This resulted in the forint strengthening by some 5% month-on-month, to around HUF 396 to the euro in early January. Against the greenback, the rise was even more pronounced, the forint gaining almost 7% to around HUF 371.

These gains, in turn, will help to limit the burgeoning balance of trade and current account deficits and, critically, also help curb inflation, at least by the spring. As it stands, analysts have been predicting that the consumer price index will likely rise towards 25% in the new year, partly due to the government scrapping the price caps on auto fuels. (December inflation data is due to be published on the day this issue of the Budapest Business Journal is published, January 13.)

Moreover, the government debt agency exploited the positive mood by initiating a bond auction worth USD 4.25 billion in the first week of January. Minister Finance Mihály Varga said the issue, which was three times over-subscribed, showed investor confidence “is still strong” in the Hungarian economy, emphasizing that even after this auction, Hungary’s foreign-denominated state debt remains less than 30% of the total. (The previous targeted level was 25%.)

Significant Bond Issue

Political rhetoric aside, in view of the risks ahead, the bond issue was significant, according to Zoltán Török, head of research at Raiffeisen Bank Hungary.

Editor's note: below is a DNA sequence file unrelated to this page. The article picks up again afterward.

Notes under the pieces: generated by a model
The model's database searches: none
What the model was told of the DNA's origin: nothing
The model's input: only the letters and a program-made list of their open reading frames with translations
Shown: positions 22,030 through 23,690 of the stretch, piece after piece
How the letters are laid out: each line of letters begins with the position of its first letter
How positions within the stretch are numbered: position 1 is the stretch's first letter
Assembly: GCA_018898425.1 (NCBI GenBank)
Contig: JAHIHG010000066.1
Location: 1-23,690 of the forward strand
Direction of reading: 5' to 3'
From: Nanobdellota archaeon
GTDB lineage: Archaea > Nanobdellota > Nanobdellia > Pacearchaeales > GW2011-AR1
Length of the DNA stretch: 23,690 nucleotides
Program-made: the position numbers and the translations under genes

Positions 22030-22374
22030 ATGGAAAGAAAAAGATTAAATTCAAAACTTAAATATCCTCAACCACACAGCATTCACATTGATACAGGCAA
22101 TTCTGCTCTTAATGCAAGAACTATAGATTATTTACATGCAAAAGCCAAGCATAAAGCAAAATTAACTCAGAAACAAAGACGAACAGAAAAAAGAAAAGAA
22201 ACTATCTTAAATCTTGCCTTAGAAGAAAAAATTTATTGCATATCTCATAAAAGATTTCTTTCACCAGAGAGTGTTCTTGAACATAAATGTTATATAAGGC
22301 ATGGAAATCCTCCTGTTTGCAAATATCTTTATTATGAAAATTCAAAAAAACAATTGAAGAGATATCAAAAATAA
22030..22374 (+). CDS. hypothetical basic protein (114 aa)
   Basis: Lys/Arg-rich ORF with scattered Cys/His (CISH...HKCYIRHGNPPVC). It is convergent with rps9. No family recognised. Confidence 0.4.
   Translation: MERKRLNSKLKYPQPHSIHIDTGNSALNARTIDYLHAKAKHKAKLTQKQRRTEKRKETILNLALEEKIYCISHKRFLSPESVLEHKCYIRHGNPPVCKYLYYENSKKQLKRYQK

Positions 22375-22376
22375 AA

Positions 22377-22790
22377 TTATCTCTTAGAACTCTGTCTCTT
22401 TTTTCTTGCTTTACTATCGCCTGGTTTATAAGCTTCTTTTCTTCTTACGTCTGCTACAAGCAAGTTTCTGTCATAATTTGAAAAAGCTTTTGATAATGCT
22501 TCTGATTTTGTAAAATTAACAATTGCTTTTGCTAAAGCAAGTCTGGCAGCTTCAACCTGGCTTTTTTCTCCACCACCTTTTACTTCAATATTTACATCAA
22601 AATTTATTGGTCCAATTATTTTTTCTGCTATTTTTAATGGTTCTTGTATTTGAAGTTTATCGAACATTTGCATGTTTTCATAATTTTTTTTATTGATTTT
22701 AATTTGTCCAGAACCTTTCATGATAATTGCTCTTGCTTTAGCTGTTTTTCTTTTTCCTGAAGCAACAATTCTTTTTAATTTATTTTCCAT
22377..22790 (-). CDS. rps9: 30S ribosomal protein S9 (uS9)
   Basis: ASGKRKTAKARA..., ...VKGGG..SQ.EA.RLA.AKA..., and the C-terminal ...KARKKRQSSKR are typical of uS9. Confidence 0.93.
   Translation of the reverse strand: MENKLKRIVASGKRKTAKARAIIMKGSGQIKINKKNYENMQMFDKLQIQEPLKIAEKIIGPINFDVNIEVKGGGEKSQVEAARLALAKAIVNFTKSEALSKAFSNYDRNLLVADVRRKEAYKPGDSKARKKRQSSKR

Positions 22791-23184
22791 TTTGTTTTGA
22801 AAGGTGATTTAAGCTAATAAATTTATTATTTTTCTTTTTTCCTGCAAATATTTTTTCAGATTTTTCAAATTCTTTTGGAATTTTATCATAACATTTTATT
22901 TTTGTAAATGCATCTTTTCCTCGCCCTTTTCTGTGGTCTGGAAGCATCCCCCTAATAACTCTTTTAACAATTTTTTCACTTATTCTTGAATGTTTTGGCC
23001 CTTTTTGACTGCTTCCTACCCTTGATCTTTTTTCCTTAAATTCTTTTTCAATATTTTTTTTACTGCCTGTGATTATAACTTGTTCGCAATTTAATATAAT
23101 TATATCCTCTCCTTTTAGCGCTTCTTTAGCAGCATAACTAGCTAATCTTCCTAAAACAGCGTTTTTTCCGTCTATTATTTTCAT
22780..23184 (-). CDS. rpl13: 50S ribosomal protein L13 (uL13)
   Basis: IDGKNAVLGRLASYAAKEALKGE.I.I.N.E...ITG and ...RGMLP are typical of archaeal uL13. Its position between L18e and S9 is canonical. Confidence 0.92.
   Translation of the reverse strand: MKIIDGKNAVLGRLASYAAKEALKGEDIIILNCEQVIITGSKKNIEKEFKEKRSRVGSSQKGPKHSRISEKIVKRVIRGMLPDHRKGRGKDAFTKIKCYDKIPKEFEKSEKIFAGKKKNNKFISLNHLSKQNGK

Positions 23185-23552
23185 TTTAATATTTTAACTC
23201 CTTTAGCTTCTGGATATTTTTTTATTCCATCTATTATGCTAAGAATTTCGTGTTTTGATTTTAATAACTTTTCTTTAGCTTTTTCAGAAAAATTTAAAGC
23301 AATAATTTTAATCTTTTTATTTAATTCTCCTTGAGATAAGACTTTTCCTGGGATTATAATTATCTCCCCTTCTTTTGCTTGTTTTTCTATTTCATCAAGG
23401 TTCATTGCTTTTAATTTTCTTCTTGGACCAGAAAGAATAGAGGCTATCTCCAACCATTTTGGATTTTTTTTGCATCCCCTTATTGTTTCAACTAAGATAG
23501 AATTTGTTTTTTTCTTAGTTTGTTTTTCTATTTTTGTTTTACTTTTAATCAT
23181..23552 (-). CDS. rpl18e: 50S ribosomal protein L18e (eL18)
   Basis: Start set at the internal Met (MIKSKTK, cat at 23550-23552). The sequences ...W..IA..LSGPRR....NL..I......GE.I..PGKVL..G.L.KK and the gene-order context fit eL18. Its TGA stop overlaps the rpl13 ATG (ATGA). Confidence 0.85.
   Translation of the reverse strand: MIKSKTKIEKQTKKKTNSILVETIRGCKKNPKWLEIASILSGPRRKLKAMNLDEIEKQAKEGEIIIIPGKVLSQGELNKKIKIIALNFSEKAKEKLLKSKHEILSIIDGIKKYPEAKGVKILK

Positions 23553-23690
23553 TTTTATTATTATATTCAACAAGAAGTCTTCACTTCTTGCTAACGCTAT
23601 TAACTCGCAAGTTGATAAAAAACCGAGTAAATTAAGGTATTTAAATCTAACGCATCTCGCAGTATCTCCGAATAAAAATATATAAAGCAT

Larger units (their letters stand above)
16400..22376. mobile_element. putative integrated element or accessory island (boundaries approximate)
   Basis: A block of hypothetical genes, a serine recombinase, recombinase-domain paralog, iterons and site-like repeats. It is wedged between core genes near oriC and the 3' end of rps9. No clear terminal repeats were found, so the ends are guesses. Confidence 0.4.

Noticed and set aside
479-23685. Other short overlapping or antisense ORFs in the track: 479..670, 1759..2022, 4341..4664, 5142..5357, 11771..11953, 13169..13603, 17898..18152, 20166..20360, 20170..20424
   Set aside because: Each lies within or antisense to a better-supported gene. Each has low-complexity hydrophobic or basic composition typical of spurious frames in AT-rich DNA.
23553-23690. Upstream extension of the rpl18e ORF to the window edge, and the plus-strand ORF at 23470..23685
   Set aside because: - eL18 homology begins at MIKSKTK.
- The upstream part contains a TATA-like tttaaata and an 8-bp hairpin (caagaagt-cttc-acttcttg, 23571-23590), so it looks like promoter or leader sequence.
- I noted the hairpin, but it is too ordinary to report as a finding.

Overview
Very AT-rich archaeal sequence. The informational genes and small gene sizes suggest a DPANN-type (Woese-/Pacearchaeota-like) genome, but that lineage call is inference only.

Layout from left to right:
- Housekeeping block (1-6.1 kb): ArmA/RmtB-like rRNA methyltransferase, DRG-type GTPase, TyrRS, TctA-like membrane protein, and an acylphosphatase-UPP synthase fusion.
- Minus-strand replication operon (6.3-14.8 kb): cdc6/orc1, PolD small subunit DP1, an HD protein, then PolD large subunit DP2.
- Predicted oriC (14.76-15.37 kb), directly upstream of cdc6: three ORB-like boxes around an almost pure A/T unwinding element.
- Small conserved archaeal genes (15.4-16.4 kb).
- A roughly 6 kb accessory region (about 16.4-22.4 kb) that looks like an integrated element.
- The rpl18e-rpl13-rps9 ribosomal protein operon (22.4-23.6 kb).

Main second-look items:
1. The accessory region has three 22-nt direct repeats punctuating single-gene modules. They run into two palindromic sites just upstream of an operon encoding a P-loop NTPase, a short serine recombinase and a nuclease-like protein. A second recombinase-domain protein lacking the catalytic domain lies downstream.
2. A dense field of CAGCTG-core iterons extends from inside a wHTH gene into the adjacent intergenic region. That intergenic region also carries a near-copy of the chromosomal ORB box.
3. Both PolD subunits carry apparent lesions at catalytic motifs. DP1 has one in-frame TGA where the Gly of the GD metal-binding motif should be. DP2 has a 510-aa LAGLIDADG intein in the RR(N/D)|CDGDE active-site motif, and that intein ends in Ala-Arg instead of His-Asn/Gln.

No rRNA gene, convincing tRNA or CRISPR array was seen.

“I think it’s important. I assume that EU funds will not come seamlessly; there will again be some disputes, political issues, rule of law, gender issues [….] so, I think this whole problem over EU funds has not been resolved. And at the same time, the government needs some funding, so it’s important that in this period when the market environment was quite benign, they could make this big bond auction. Maybe times will not improve, maybe the other way round, but anyway, it was important to build the safe side and secure this funding,” Török tells the BBJ.

In his assessment, the agreement with the EC and the lower world energy prices were equally responsible for the forint’s appreciation since early December.

“At least we haven’t lost the EU funds [….]. That is important. Although it’s not that everything is fine now, after many, many months of no progress, [we now see] at least some progress,” he says.

As for the lower energy prices, this has a significant impact on Hungary, Török argues.

“It’s a big issue as to whether the energy trade balance is going to be EUR 20 bln this year or EUR 10 bln. The market is very optimistic now because, really, Hungary’s main problem – of course, there are many problems – but maybe one of the top-of-the-list items is this very high energy prices and the fast deterioration of the trade and current account balances, and that has become a big concern out of almost nothing last year,” Török notes.

Naturally, in early January, forecasting energy demand is a tough call, but, as the Raiffeisen researcher emphasized, the current mood of the markets is double-acting on Hungary, given the role of exports in the economy.

“The mild winter and low energy prices help the whole European economy, and apart from that, inflation data is coming down in Europe; not in Hungary, but in other parts of Europe, and that’s positive,” Török argues.

But, lest anyone should get too exuberant, he quickly cautions: “I don’t think it’s gonna last long, but at least that’s it for now.”

This article was first published in the Budapest Business Journal print issue of January 13, 2023.